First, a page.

connection between a “Cup” and a “ Baptism,” as belonging to one allusion, than some readers of scripture have as yet remarked. Matth. xx. 22, 23. “ Are ye able (ΠΙΕΙΝ ΤΟ ΠΟΤΗΡΙΟΝ, και εγώ μέλλω πίνειν, και ΤΟ ΒΑΠΤΙΣΜΑ, και εγώ βαπτίζομαι, ΒΑΠΤΙΣOHẠNAI;) to DRINK OF THE CUP that I shall drink of, and to be BAPTIZED WITH THE BAPTISM thạt I am BAPTIZED WITH? They say unto him, We are able. And he saith unto them, (TO MEN HOTH'PIO'N ΜΟΥ ΠΙΕΣΘΕ, και ΤΟ ΒΑΠΤΙΣΜΑ, και εγώ βαπτίζομαι, BANTIZOH'SESOE) ye shall DRINK INDEED OF MY CUP, and be BAPTIZED WITH THE BAPTISM THAT I AM BAPTIZED WITH." Luke xii. 50. (BA'TITIEMA δε έχω ΒΑΠΤΙΣΘΗΝΑΙ, και πώς συνέχομαι έως ου TEAEZOH7;) “but I have a BAPTISM to be BAPTIZED with; and how am I straitened till it be accomplished !” Dr. Campbell renders this, " I have an immersion to undergo, and how am I pained till it be accomplished !" I understand it thus, “ I have a cup to drink; and how am I straitened till it be FINISHED!” Referring to the very same thing, and under the same allusion, we are told, Matth. xxvi. 39.“ he fell on his face, and prayed, saying, O my Father, if it be possible, (παρελθέτω απ' εμού ΤΟ ΠΟΤΗΡΙΟΝ Torto) let This CUP pass from me: nevertheless, not as I will, but as thou wilt.” John xviii. 11, “ Then said Jesus unto Peter, Put up thy sword into the sheath: (ΤΟ ΠΟΤΗΡΙΟΝ ό δέδωκέ μοι ο πατής ου μη πίω αυτό ;) the CUP which my Father hath given me, shall I not drink it ?" Exactly corresponding with the iwc OŠ TEAE2OH, « until it be finished,"

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of Luke xii. 50, mentioned above, is the triumphant TETE'AESTAI, “ IT IS FINISHED," of John xix. 30: The reader will have the goodness to read from the beginning of the 28th verse, and he will see that the meaning of, “ It is finished," is, the cup which my Father hath given me is finished.

In the Old Testament there are many passages, which represent the sovereign power of God as the Judge of the wicked, in assigning punishment as the portion of their cup; pouring it out on them; or putting it into their hand, and, in both cases, compelling them to drink it. “Upon the wicked he shall rain snares, fire and brimstone, and an horrible tempest: this shall be the portion of their cup." Ps. xi. 6. - For in the hand of the Lord there is a cup, and the wine is red ; it is full of mixture, and he poureth out of the same: but the dregs thereof all the wicked of the earth shall wring them out, and drink them.” lxxv, 8. - For thus saith the Lord God of Israel unto me, Take the wine-cup of this fury at my hand, and cause all the nations to whom I send thee to drink it. And they shall drink, and be moved, and be mad, because of the sword that I will send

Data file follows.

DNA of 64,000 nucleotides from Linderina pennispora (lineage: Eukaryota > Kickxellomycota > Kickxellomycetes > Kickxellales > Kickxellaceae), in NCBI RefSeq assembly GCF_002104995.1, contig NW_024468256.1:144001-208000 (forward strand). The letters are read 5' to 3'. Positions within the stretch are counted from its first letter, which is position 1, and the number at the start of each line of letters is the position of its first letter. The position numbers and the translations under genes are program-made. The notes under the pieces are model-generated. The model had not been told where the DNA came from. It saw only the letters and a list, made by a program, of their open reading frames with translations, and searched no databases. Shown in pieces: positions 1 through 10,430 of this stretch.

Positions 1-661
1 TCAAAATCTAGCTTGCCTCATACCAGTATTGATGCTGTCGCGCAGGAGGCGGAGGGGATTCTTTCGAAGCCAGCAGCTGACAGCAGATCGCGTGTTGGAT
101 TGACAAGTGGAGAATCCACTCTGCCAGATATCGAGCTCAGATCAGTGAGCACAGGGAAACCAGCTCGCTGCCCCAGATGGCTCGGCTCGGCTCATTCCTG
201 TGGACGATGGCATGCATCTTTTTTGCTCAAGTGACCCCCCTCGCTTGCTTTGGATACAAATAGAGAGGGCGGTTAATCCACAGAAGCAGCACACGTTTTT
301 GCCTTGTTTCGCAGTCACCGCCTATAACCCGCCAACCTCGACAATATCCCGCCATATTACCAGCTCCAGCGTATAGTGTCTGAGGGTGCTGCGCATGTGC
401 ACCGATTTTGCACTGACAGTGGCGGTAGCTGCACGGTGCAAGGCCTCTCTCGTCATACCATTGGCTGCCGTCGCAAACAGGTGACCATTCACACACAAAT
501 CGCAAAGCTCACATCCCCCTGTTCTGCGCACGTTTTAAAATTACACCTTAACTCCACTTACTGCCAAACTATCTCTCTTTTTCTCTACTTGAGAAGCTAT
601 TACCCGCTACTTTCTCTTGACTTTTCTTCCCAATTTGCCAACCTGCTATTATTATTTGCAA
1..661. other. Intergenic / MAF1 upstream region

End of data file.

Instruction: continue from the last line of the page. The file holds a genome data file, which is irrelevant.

among them. And it shall be, if they refuse to take the cup at thine hand to drink, then shalt thou say unto them, Thus saith the Lord of hosts, Ye shall certainly drink.” Jer. xxv. 15, 16–28. In the scheme of divine reconciliation proclaimed in the gospel, the punishment is laid on the Saviour which he voluntarily bears, while the believer thankfully receives, as his portion, the blessing of salvation, poured out